Bacteria are rapidly developing resistance to the best drugs, leaving us on the brink of a major crisis.
When bacteria encounter dangerous factorsenvironment - such as antibiotics - only the fittest survive, which means that eventually the entire population acquires the ability to resist drugs. Particularly problematic are Gram-negative bacteria, which defend themselves with thicker cell walls and drug-rejecting molecular pumps.
Scientists involved in the new studyhave developed a new antibiotic candidate that shows great promise. The team started with an existing antibiotic that is effective against gram-positive bacteria and adapted it with a series of structural modifications to make it stronger against gram-negative strains.
Named fabimycin, the new drugthe agent worked well against more than 200 clinically isolated colonies of antibiotic-resistant bacteria, including a total of 54 strains of bacteria such as E. coli, Klebsiella pneumoniae and Acinetobacter baumannii. In tests on mice, fabimycin was found to clear drug-resistant cases of pneumonia or urinary tract infections, lowering bacterial levels even lower than before infection.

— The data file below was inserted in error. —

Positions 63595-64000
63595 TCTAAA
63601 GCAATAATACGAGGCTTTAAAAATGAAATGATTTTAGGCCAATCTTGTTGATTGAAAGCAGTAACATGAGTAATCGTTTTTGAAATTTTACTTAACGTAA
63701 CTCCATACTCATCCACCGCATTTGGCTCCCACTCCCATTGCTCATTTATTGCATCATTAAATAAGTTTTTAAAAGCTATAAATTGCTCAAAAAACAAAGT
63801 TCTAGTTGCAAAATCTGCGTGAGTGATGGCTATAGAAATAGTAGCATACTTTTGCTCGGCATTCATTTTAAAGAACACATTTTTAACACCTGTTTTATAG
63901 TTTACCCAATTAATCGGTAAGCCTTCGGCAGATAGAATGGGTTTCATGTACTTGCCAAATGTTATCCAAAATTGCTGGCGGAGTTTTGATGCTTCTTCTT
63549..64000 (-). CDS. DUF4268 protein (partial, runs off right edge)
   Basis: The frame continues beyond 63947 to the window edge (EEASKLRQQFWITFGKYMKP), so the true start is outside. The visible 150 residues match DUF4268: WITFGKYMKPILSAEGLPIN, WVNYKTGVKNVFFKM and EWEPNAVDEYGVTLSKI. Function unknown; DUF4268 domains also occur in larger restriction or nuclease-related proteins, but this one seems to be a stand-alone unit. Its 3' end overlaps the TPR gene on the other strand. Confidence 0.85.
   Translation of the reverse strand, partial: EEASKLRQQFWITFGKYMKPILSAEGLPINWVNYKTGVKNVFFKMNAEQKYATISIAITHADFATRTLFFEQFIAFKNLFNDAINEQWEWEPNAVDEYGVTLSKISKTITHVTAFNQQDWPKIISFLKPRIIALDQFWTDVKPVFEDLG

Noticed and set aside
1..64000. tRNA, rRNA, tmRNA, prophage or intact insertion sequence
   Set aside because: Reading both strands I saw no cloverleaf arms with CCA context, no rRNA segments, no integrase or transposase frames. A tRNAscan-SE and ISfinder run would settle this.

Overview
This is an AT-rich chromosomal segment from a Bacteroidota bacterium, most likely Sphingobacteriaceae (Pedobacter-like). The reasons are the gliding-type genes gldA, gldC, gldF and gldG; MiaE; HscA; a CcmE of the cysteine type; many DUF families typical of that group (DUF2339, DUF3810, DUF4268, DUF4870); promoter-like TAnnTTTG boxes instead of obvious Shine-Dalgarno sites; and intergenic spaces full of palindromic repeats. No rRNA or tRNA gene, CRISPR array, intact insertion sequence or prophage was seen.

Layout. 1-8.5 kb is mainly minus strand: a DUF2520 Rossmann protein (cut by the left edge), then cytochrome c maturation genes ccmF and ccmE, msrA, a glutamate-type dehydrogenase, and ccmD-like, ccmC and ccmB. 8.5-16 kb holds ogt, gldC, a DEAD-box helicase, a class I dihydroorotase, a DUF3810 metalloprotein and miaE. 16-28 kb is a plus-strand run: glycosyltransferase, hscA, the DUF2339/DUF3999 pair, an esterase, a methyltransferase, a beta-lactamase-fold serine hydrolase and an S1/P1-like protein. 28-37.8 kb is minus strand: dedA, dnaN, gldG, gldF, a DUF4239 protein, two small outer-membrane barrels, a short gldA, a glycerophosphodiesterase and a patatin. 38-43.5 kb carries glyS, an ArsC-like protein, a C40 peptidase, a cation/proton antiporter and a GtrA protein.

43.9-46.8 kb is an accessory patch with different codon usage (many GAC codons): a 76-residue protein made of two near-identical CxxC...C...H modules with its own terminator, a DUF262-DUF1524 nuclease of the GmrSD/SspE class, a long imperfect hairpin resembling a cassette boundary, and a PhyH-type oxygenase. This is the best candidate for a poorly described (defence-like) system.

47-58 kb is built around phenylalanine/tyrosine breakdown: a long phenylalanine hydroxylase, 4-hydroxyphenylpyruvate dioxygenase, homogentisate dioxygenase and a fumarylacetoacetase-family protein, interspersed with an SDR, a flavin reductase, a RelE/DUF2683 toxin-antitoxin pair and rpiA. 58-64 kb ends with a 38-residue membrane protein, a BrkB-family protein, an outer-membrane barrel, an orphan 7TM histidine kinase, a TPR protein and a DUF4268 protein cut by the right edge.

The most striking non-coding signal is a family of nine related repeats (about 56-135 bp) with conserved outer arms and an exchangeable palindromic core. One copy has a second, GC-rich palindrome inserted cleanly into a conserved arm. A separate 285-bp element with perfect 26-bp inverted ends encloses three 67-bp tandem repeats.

It is important to note that fabimicin actsrelatively selective, leaving some types of harmless bacteria intact. This is better than many existing antibiotics, which are known to indiscriminately kill many beneficial bacteria in the microbiome, resulting in a number of adverse side effects.